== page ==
Attitude Media Crime and Punishment

Justice for an Unjust World

by, John F Groom

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Terrorism: Who is a Just Target?

      A terrorist is someone who kills, injures, or threatens those with no direct connection to a military target, with the idea that the larger society will be “terrorized” and exert pressure on policy makers or others to take action to placate the terrorists. The 9.11 attacks in the US are the most famous of modern terror attacks, and to most Americans terrorism seems like a modern development, but bombings by anarchists and others were common in 1920s America. In fact, the tactic of striking fear into the hearts of non-combatants has probably been around as long as organized warfare.
      One of the prime tenets of our position on Crime and Punishment is that there are rules to the game. We don’t believe in winning at any cost; the ends don’t justify the means, as we explain in our Living Sanely. It may be permissible to attack an enemy, but only if the target is the actual enemy, not simply if they represent the enemy in some way. The President of the United States may be a legitimate target of those waging war on behalf of militant Islam , after all, he is Commander in Chief of the US Armed Forces, and ordered the assassination of their spiritual leader Osama bin Laden.
      Terrorists and their sympathizers have justified the attacks on innocents by saying that anyone who votes for those in power, or who pays taxes to support them, is a legitimate target. Of course that is ridiculous; people pay taxes because they are forced to, whether they agree with the military ventures those tax dollars fund or not. Of the thousands killed in the 9.11 attacks none could by any reasonable standard be held responsible for US military policy. And, of course, some of those killed in the attacks were practicing Muslims.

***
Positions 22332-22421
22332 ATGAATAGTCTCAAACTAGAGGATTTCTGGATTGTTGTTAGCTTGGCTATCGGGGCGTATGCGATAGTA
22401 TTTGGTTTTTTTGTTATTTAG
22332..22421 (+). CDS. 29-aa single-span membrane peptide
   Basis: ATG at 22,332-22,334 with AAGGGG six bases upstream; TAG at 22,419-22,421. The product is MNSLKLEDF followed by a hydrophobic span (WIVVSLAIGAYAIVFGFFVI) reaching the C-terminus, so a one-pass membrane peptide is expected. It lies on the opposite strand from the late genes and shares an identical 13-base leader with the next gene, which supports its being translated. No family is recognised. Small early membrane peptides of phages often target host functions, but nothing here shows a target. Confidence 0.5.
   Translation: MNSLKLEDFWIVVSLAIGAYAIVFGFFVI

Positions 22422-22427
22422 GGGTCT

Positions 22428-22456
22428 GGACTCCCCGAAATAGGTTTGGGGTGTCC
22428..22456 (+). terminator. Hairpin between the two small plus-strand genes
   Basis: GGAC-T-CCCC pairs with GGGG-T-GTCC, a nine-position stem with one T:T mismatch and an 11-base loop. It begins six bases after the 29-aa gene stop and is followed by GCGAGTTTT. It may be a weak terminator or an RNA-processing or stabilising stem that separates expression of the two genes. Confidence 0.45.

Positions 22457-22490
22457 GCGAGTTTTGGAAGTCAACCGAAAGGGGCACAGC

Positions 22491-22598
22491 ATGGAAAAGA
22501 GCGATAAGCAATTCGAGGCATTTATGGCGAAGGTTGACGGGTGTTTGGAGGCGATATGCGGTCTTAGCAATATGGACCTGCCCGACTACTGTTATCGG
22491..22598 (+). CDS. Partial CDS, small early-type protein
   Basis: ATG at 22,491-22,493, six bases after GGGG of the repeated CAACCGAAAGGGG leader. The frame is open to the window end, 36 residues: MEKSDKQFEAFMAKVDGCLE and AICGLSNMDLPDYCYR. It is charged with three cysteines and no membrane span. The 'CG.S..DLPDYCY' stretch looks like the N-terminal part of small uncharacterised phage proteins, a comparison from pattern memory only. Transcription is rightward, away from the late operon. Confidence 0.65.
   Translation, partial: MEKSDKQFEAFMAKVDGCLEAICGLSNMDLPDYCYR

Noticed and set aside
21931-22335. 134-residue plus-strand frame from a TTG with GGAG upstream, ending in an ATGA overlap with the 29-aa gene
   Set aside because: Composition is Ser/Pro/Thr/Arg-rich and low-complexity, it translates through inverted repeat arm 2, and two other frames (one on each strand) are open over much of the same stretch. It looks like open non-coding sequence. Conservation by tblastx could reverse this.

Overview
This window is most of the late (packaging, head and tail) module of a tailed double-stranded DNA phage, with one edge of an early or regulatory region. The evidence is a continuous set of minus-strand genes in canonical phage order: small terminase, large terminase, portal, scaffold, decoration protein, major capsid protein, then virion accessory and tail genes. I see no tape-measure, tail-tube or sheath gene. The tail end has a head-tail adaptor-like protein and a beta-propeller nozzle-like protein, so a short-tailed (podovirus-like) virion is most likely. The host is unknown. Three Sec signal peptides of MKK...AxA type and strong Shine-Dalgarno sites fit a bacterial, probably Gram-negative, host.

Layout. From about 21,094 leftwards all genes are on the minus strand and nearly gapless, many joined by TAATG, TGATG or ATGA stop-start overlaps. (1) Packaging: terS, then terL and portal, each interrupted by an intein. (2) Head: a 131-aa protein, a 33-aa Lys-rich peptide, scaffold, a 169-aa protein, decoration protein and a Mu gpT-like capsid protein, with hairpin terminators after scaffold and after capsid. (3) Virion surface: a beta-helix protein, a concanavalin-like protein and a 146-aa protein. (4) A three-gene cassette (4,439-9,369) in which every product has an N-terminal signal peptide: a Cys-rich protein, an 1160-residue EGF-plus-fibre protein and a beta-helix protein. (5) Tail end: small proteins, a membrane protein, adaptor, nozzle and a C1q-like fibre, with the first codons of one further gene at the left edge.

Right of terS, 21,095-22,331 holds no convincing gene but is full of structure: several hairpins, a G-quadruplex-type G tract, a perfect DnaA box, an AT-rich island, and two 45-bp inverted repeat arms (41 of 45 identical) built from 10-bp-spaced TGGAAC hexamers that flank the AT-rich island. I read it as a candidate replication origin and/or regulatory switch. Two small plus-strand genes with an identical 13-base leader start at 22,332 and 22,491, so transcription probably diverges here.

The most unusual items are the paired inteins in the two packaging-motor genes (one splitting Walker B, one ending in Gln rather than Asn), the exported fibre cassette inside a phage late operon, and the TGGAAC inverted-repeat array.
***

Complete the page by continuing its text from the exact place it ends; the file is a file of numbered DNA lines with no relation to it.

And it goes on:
The central tenet of any just system is that it treat people as individuals, not as members of groups. So an individual is held responsible for their actions, but no one else is held responsible; not their family, or their neighbors, or their employer, or the society in general. There should be a bright line between responsible individuals and everyone else, a line that cannot be crossed. It cannot be overemphasized that a just society deals with individuals, not people as members of any group.

The end objective of the 9.11 attacks was not to kill Americans, but to spur America to change policy, and withdraw all troops from predominantly Muslim countries. Policy change did occur, although not perhaps in the direction that the terrorists contemplated. America adopted a war on terror, and, as a result, ended up staging the country’s longest wars in Iraq and Afghanistan. The end results of the war on terror are far from clear, and won’t be for many years, but what is not debatable is that they cost America very dearly in both life and treasure. Almost 3,000 people died as a direct result of the 9.11 attacks, but far more died in the resulting US countermeasures; more than 6,600 US servicemen, and perhaps 130,000 Iraqi citizens and 18,000 Afghani citizens.
      The 9.11 attacks are a perfect example of one of the prime tenets of Valuism; How much easier it is to destroy value than to create it. The 9.11 terrorist attacks cost perhaps $400-$500,000, including planning over two years. They resulted in

perhaps $2 trillion in damages, and that does not include the cost of the counter responses of American military action in Iraq and Afghanistan which has been estimated at $3-$6 trillion. (The two trillion figure includes the loss of the hijacked aircraft, destruction of World Trade Center buildings, other property and infrastructure damage, job losses, increased federal security costs in the US, loss of air traffic revenue, and other costs, but does not include financial market losses.)

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